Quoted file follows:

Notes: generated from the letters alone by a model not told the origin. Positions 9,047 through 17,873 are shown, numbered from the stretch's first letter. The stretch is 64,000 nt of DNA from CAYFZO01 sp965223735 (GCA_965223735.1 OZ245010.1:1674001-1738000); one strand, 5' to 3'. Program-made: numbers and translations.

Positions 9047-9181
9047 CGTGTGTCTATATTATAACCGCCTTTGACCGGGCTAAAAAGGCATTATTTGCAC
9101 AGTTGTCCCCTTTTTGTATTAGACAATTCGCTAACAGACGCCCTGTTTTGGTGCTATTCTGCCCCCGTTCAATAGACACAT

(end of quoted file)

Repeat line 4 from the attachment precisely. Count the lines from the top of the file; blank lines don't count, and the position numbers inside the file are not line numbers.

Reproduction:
9101 AGTTGTCCCCTTTTTGTATTAGACAATTCGCTAACAGACGCCCTGTTTTGGTGCTATTCTGCCCCCGTTCAATAGACACAT